According to Midilli et al. (2002), there are three types of models to represent thin layer drying, aimed at describing drying kinetics in agricultural products. These models include a theoretical model, which considers only the internal resistance and the transfer of heat and water between the product and the warm air, and semi-theoretical empirical models, which consider only the internal resistance, temperature, and relative humidity of the drying air.

Models used to represent drying in agricultural products have been developed, in most cases, by neglecting volumetric shrinkage in the product during the dehydration process (BROOKER et al., 1992). According to Ramos et al. (2005), changes in the product with regards to its volumetric shrinkage should also be included in models for the complete description, precision, and analysis of drying phenomena.

Given the prominence of Jatropha cultivation as an oilseed and the lack of theoretical information about the behavior of the seeds of this crop during the drying process, the goal of this study was to fit different mathematical models to experimental volumetric shrinkage data, identify the best model to represent the phenomenon, and determine the geometric diameter in Jatropha seeds submitted to drying under six air conditions.

Material and methods

The experiment was conducted at the Postharvest Laboratory of Plant Products at the Instituto Federal de Educação, Ciência e Tecnologia Goiano – Campus Rio Verde (IF Goiano – Campus Rio Verde).

Jatropha seeds with a moisture content of 0.61 kgw kgdm-1 were used. The seeds were dried in a convection oven under six temperature conditions, 36, 45, 60, 75, 90, and 105°C, and at relative humidities of 31.7, 19.6, 9.4, 4.8, 2.6, and 1.5%, respectively, until reaching a moisture content of 0.11 ± 0.006 kgw kgdm-1, determined at 105 ± 1°C for 24h in three replicates (BRASIL, 2009).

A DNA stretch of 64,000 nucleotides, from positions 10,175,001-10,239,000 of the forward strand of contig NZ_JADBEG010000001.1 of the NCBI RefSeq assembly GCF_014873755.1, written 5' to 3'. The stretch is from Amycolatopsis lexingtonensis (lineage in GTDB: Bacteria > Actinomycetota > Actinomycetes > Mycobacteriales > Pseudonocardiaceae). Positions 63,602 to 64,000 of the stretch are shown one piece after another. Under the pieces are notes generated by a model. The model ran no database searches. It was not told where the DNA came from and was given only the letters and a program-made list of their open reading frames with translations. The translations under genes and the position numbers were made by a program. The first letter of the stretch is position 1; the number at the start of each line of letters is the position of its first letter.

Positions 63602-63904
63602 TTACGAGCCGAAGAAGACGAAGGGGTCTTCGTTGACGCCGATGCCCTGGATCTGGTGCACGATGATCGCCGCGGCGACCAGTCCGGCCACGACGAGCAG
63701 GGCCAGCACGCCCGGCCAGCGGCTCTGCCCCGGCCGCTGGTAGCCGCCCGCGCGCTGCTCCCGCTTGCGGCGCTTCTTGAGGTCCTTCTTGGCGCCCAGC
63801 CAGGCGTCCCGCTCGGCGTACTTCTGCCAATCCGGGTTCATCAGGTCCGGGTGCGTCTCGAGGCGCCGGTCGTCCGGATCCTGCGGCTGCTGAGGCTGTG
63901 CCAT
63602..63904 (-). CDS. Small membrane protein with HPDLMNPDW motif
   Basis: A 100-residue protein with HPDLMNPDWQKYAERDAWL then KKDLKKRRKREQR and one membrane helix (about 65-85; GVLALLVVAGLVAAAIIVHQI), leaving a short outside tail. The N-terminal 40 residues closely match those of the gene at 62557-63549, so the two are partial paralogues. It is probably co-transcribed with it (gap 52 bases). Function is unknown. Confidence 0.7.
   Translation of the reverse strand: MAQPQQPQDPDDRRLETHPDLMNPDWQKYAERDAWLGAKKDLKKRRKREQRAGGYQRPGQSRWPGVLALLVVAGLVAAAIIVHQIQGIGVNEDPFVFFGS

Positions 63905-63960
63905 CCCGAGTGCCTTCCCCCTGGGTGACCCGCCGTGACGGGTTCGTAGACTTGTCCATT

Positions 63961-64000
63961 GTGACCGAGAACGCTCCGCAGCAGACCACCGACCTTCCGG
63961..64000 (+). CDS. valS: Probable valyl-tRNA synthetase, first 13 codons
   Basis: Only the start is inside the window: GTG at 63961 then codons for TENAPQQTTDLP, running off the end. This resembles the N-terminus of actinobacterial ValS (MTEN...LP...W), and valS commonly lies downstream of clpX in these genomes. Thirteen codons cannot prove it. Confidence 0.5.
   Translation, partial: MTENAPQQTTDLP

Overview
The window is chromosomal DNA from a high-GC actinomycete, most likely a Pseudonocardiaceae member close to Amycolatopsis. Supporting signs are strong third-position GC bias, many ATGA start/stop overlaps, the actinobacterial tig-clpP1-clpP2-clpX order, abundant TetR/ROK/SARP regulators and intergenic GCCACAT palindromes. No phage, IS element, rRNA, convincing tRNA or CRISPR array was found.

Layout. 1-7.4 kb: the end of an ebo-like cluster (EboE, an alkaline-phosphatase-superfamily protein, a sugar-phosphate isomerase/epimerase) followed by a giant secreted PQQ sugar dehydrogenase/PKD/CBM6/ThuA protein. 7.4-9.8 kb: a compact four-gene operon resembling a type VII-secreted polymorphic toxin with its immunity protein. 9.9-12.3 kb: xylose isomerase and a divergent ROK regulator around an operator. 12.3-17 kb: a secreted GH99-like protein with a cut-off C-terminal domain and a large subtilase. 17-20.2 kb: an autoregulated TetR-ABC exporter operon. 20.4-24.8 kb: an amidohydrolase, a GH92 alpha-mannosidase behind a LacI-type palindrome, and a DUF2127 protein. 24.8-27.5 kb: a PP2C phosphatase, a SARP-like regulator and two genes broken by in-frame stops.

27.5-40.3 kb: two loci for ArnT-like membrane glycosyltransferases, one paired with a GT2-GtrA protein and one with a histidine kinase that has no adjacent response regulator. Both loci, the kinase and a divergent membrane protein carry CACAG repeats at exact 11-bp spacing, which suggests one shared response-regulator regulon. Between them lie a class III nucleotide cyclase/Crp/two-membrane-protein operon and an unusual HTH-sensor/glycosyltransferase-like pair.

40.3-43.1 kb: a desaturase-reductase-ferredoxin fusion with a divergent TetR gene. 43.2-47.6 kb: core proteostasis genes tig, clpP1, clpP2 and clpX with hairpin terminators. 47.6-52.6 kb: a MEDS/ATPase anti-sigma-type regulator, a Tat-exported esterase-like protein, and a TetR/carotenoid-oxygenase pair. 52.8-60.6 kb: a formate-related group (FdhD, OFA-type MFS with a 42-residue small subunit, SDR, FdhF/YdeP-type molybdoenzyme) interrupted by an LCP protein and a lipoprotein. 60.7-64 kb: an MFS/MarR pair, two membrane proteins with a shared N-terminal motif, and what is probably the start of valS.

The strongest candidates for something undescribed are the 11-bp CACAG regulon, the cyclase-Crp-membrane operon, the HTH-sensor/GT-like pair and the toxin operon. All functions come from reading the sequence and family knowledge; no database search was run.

For the drying, 20 Jatropha seeds were individually enclosed in aluminum capsules with dimensions of 60.12 mm in diameter and 41.0 mm in height. The seeds were measured at three positions (length, width, and thickness) at 15-min. intervals with the aid of a digital caliper of 0.01-mm resolution. The moisture content reduction was monitored by weighing three trays with 300 g of the product under the same conditions of seed drying.

To evaluate the drying in Jatropha seeds, the rate of water reduction from the product was determined, according to the following expression described by Corrêa et al. (2001):

TRA: water reduction rate, kg kg-1 h-1;

Ma0: total previous water mass, kg;

Mai: total current water mass, kg;

Ms: dry matter, kg;

t0: total previous drying time, h;

ti: total current drying time, h.

The volumetric shrinkage index of Jatropha seeds during the drying was determined by the relationship between the seed volume to each moisture content and the initial volume, as shown below:

ψ : volumetric shrinkage index, decimal;

V: volume for each moisture content, mm3;

Vo: initial volume, mm3.

The volume of each seed, in mm3, was obtained throughout the drying process, according to the following expression proposed by Mohsenin (1986):

Vg: seed volume, mm3;

a: major axis of the seed, mm;

b: medial axis of the seed, mm;

c: minor axis of the seed, mm.

The characteristic dimensions of the orthogonal axes in Jatropha seeds were determined with the seed in its natural resting position, as illustrated in Figure 1.

The geometric diameter of each seed was obtained throughout the drying process, according to the expression proposed by Mohsenin (1986), as follows:

Dg: geometric diameter, mm.

The experimental data of the unitary volumetric shrinkage index were fitted to the models described by the expressions listed in Table 1.

The mathematical models were fitted using nonlinear regression analysis by the Gauss-Newton method using a statistic software. The models were selected considering the magnitude of the coefficient of determination, the magnitude of the mean relative error, and the estimated error, chi-square, in addition to a verification of the behavior of residual distribution. Mean relative error values of less than 10% were considered as criteria for model selection, according to Mohapatra and Rao (2005).

The mean relative and estimated errors for each model were calculated conforming to the following expressions: